If it’s true that a picture tells a thousand words, I’m not about to repeat 1,000 words here telling you about this year’s winners of the World Press Photo Awards. “Show, don’t tell,” as they say in the media business.
What’s more pertinent is why these images won, and what it tells us about the world we live in today.
Getty Images senior staff photographer and special correspondent John Moore won World Press Photo of the Year for his affecting image of a young girl crying at the U.S. border with Mexico.
Swedish photojournalist Pieter Ten Hoopen, of Paris-based agency Agence VU — he also founded the Stockholm-based non-governmental organization Civilian Act — won the World Press Award for Photo Story of the Year, for his series of images depicting the Migrant Caravan of refugees on their passage through Central America, from Honduras, Guatemala and El Salvador to that same U.S.-Mexico border and the possibility of asylum in America — on a wing and a prayer, as it were.
World Press Photo, in other words, an independent nonprofit that supports photojournalism worldwide, has judged that the displacement of people — ordinary, everyday human beings, including many vulnerable children — is the single most important issue facing our time.
Human migration, and climate change.
People who think — or are willing to think, at any rate — know that, deep down, below the surface, climate change is one of the main factors driving mass migration. Climate change results in food insecurity, both caused and exacerbated by weather-related disasters such as droughts, floods and hurricanes, leads to poverty and, inevitably, crime and political instability. Everything is connected — and these pictures tell us that.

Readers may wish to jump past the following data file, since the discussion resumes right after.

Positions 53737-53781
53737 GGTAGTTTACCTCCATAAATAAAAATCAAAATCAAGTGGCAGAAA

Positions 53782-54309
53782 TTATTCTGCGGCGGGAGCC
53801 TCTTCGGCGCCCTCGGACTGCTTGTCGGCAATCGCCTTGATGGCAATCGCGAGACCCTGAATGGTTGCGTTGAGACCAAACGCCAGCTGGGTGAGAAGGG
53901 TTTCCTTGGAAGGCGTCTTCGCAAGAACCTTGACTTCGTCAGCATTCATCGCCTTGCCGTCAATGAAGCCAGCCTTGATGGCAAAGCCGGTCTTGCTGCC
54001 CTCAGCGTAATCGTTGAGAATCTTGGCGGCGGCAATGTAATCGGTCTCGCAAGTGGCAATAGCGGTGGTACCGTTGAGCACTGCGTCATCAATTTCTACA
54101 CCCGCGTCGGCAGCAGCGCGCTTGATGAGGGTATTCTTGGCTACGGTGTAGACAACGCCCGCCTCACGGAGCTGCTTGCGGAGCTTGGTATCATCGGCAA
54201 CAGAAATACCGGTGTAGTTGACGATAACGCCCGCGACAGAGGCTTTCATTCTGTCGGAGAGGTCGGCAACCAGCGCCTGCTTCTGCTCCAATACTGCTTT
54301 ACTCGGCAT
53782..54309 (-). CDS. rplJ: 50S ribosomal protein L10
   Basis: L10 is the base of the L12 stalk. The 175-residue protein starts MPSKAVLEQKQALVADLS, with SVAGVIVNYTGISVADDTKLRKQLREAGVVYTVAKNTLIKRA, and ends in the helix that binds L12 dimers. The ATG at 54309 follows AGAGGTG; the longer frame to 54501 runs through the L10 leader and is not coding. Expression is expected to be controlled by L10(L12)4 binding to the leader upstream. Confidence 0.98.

Veteran conservation photographer Brent Stirton — a former war correspondent and conflict-zone photographer originally based in South Africa — was recognized with the World Press Photo Environment Award for his striking image of a female special forces park ranger in Zimbabwe, part of an all-female anti-poaching unit, the Akashinga, tasked with stopping the illegal slaughter of rhinos for their horn.
And veteran Hungarian photojournalist Bence Máté, like Stirton a former winner of the London (UK) Natural History Museum’s Wildlife Photographer of the Year Award, won the World Press Photo Nature Award for his sobering image of frogs with severed legs being tossed back into the water after being shorn of their limbs for food, in the Carpathian mountain region of Romania.
Overconsumption. Mass migration, brought on by human desperation. The despoiling of the planet.
These are the issues that jump out. (Interestingly, Moore was a double winner for his image of the crying girl at the U.S.-Mexico border: The picture also won the World Press Photo Award for Spot News.)
There is a point to these images, beyond preaching to the converted. Hope for humanity, even — the better angels of our nature. The state of the planet has never appeared more grim and desperate — not in the history and evolution of Home sapiens, at any rate — and yet these images serve a dual purpose. Uplifting, as well as alarming and cautionary. Understanding them is crucial to knowing and understanding the situation we are now all in. I saw the friendliest of spirits, one witness has said of public marches of public conscience, these streams of humanity marching along the open road and crowding into town squares. There’s an openness, a willingness there, among those on the march, to comfort children, share food, find spaces for older people to sit and rest — small acts of tenderness and mercy, and of humanity.
Perhaps that’s the real strength of these images — not as yet another reason to feel depressed, but rather a clarion call to action, to do something.
There are those in the mainstream media who will dismiss these World Press Photo Awards as yet another example of belabouring the obvious, more grandstanding by the left — but those who took these photos, who witnessed the worst, and best, of what humanity has to offer, know better.
These images appear to tell a simple story on the surface. Look deeper down, though, and they tell a very different story. It is time to challenge those who would do evil.
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